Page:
This pulse-quickening live set, recorded at New York’s Jazz Standard in 2008, is the first recording by trumpeter David Weiss’ repertory-band-with-a-twist. It’s a supple, muscular quintet, loaded with young talent and dedicated to renewing and re-imagining the forward-thinking jazz of the late 1960s, a period when—as Weiss expresses it—the incessant drive to constantly break new ground left some intriguing musical ideas less than fully developed. To that end, the band tackles compositions by usual suspects Herbie Hancock, Tony Williams and Andrew Hill, but also a pair of tunes written by Charles Moore, whose compositions graced two relatively obscure Blue Note discs by Kenny Cox and the Contemporary Jazz Quintet in 1968-69.
Weiss and company attack this material from two fronts: While drummer Jamire Williams leads one charge with a furious, multi-layered onslaught of finely detailed rhythms, spurred on by Matt Clohesy’s urgent yet shadowy bass pulse, Weiss and tenor saxophonist J.D. Allen spar over the brooding melodies, driving straight into the breach or dancing lightly around the central thrust. Weiss’ delicious solo on “Black Comedy” has all the neurotic nuance of a spoken monologue, roaming from casually tossed-off phrases into brisk argument.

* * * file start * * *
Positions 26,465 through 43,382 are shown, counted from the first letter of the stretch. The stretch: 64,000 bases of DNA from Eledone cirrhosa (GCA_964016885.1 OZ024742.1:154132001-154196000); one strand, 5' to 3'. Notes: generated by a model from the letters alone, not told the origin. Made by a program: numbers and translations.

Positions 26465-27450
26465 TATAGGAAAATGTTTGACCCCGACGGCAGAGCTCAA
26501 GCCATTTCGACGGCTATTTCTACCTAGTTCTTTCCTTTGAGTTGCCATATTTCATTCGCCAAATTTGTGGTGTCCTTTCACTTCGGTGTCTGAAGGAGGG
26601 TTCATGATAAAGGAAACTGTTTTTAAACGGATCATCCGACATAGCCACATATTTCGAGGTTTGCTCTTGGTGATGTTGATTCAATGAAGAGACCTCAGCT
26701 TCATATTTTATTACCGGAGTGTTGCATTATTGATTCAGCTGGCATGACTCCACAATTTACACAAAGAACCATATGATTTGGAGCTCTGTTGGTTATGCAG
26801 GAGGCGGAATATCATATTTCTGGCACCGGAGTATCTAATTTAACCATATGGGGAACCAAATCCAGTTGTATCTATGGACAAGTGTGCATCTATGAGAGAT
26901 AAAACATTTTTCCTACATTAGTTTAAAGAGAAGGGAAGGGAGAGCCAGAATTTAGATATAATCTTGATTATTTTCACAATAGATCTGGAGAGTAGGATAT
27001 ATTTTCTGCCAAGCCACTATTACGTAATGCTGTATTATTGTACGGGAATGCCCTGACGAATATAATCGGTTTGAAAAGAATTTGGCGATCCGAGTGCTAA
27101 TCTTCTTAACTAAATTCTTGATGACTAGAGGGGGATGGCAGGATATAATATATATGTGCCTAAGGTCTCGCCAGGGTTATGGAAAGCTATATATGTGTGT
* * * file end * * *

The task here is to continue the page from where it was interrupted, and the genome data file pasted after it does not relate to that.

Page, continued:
Allen’s turn a few minutes later on “Number Four” is equally striking, with serious-sounding, directly articulated statements jostling against twisty riffs, all wrapped around a soulful wail. In the middle ground between these opposing forces, guitarist Nir Felder snakes through the thickets and strolls through moody grooves, dodging rhythmic bombs and balancing edgy agitation with admirable sangfroid. Put it all together and it’s easy to forget that none of these tunes are new. Instead, they feel as sharp and potent as the quickening breeze from an approaching storm.